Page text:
One of the most compelling aspects of Bucs training camp each is that the team brings 90 players to One Buccaneer Place and only 53 end up making the final roster. Nearly half of the players that report to Tampa Bay in August will be gone by early September when the final roster cuts come.
Rookie wide receiver Kenny Bell was a fifth-round draft pick this year but is not guaranteed a roster spot, despite a solid career at the University of Nebraska. The player with the best hair in the NFL since Tiquan Underwood, knows he will have to impress the Bucs coaching staff, not just to earn playing time, but to make the 53-man roster.
Bell, who totaled 2,698 yards receiving and 21 touchdowns as a receiver, also excelled on special teams (25.0 yard avg. on kickoff returns) for the Cornhuskers, something making him attractive to the Buccaneers. The always upbeat and smiling Bell is one of the nicest guys in the Bucs camp and will endear himself to all Bucs fans who have the chance to meet him.
With multiple entries over the next four weeks, Bell will be sharing his training camp story exclusively with PewterReport.com readers in his Training Camp Diary. Follow along as Bell lives life on the bubble and works to earn a roster spot and remain a Tampa Bay Buccaneer in 2015.
WHO I AM AND WHAT I WANT TO IMPROVE ON
By Kenny Bell as told to Mark Cook
My name is Kenny Bell. I play wide receiver for the Tampa Bay Buccaneers. I’m from Boulder, Colorado and I attended the University of Nebraska where I had the best time of my life. It was fantastic and now I’m blessed enough to have the opportunity to be here at the Bucs training camp getting to showcase some skills that I possess.
I’m just thankful for the opportunity. Saturday, was a very long day, as well as all of training camp. We get up at 6:30 a.m. every morning and the weather has been messing with us, and anytime you get weather like this, it throws off your vibe for the whole day. So we had to pack up and go to USF and we practiced later, we practiced under the lights, we practiced on turf which is all adversity for us. But as a team I think we grow from stuff like that. Because we live in Tampa Bay now and we play at Raymond James, there are going to be some games that we get wet; there is no question about that in the early season. So that’s something that we have to adjust to but we took pride in adjusting to it.
Obviously we’ve got to catch the ball better, we have to throw the ball better, and we always have to be better as a unit but for us to go out on our first day, and get flooded out like that, and no one panics and we go out and we fly around the way we did Saturday, I’m proud of our performance and I’m proud of our mentality heading into practice.
Now, making a turn around to Sunday morning, and we’re a few installs a head because we haven’t been able to practice, we’ve been installing. To come out here and practice the way we did today (Sunday), I’m very proud of our receiving core as a whole.
I had an all right day, but there are obviously things I can get better at, there’s always that something I’m going to take home and practice no matter how good or how bad. I was told a long time ago my old head coach, Bo Pellini told me, “Be a thermostat, man. You don’t ever want to be a thermometer.” You don’t want to get too high or too low. You want to set the tone and stay right there’. There are going to be bad days, this is football, there is no question about that. But there is going to be great days. But you don’t boast on those great days, and you don’t weigh on those bad ones. You pack it up, you get better and you see what you can do tomorrow and that’s exactly what I’m going to do tonight.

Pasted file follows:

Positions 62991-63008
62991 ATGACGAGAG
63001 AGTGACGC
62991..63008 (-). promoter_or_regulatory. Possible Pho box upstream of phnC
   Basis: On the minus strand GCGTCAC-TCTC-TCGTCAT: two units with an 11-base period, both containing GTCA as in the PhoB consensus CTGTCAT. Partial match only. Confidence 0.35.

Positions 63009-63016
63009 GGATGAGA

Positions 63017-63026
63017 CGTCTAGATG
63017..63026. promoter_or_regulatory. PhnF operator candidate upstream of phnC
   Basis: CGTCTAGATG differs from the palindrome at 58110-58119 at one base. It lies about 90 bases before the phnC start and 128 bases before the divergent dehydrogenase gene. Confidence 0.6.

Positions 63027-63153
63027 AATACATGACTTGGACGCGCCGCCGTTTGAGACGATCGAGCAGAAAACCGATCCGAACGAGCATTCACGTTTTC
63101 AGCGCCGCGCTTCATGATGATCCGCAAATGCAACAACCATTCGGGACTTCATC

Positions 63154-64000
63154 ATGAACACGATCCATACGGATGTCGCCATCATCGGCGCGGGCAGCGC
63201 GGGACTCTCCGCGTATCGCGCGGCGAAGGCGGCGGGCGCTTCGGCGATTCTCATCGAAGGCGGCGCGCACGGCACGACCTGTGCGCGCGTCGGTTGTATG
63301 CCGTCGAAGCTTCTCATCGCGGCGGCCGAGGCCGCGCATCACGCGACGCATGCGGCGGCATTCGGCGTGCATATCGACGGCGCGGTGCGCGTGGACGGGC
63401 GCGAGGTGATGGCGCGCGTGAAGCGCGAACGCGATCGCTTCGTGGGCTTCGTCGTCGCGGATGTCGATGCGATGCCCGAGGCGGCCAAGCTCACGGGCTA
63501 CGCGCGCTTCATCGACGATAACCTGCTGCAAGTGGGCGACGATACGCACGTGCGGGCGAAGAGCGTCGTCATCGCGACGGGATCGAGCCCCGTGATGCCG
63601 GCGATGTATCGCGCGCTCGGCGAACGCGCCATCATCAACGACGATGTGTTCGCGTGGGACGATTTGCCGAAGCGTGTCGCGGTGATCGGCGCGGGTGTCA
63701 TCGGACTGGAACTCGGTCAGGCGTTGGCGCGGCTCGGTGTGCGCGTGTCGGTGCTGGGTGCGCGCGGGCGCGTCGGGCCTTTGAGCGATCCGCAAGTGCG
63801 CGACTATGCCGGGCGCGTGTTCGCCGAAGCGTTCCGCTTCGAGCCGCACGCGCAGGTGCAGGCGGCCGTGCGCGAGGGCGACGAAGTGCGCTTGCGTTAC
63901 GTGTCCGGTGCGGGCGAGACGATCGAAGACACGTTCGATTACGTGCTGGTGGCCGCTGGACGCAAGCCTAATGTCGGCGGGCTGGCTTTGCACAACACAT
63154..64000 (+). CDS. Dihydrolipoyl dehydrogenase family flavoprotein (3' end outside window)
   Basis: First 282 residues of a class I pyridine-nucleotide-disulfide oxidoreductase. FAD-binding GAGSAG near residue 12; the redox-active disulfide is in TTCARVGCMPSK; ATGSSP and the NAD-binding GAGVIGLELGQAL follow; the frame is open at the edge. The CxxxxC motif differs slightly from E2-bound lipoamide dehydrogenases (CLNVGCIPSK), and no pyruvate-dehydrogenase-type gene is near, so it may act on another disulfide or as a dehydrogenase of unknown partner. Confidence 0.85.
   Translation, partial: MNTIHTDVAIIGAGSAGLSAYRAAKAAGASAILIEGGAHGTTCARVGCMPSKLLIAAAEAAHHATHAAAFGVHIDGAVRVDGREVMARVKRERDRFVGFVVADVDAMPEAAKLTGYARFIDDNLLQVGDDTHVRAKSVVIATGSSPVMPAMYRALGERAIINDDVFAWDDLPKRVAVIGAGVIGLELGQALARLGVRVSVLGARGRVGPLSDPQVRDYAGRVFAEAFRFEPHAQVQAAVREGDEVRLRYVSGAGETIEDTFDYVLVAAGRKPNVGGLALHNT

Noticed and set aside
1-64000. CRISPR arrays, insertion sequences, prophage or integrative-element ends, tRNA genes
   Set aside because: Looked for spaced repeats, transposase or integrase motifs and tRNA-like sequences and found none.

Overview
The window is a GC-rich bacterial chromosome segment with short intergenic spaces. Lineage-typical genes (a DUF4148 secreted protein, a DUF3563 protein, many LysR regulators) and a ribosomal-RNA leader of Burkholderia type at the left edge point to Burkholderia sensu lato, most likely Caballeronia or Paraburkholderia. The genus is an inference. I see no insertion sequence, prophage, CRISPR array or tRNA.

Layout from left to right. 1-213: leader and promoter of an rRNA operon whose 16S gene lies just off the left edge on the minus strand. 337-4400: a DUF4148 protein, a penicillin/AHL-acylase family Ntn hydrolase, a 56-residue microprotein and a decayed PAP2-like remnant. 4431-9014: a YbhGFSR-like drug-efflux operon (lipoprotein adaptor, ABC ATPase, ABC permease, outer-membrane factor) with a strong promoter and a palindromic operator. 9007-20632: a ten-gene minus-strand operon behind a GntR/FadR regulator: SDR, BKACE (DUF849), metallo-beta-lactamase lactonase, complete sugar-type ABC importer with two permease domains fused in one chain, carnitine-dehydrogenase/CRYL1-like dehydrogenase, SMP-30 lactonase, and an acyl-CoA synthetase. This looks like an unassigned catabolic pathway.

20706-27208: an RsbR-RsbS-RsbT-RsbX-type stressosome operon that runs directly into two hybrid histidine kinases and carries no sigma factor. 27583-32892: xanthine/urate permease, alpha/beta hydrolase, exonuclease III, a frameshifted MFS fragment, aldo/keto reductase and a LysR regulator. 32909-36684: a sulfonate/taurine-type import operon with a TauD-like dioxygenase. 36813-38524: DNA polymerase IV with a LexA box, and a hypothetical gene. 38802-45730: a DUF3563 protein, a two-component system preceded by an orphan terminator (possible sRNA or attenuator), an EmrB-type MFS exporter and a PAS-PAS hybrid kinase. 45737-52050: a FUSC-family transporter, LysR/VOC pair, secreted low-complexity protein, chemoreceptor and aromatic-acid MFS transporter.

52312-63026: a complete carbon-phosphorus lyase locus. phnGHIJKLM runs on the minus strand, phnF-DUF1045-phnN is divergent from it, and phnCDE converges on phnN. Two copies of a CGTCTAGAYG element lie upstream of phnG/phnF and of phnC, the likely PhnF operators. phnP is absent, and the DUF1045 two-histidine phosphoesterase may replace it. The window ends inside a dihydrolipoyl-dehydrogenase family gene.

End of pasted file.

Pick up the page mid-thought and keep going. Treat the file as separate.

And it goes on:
A goal for me every day is no dropped balls and no mental errors. That’s something that’s huge, I didn’t drop one today but I had a few mistakes and that’s unacceptable. You know, you want to make a club, you have to be able to do it right, and you have to be able to do it right from a lot of positions and that’s what is being asked of me. And that’s what’s being asked of everyone in my receiving corps with Coach Dirk (Koetter’s) offense, and it’s something that we all take pride in, but it’s also something that we need to work on every day.
As far as QB Jameis Winston, it’s a work in progress. Obviously, everything here is a work in progress. I mean, its training camp. Just like we try and get better every day, everybody tries to get better every day from quarterbacks, D-line, linebackers. As a group, as a team, we have to improve on the season last year, and that’s not something we talk about but its also something that we need improve on. We’re not naive enough to say we’ll do it the same way and be alright. So, we come out here, we do the little things right, and that’s what Jameis is trying to do. That’s what I love about him, if he does something wrong he takes responsibility for it and he fixes it, and that’s the mentality that I think everyone on the team is starting to take.
Mark Cook currently is the director of editorial content and Bucs beat writer and has written for PewterReport.com since 2011. Cook has followed the Buccaneers since 1977 when he first began watching football with his Dad and is fond of the 1979 Bucs team that came within 10 points of going to a Super Bowl. His favorite Bucs game is still the 1979 divisional playoff win 24-17 over the Eagles. In his spare time Cook enjoys playing guitar, fishing, the beach and family time.Cook is a native of Pinecrest in Eastern Hillsborough County and has written for numerous publications including the Tampa Tribune, In the Field and Ya'll Magazine. Cook can be reached at email@example.com
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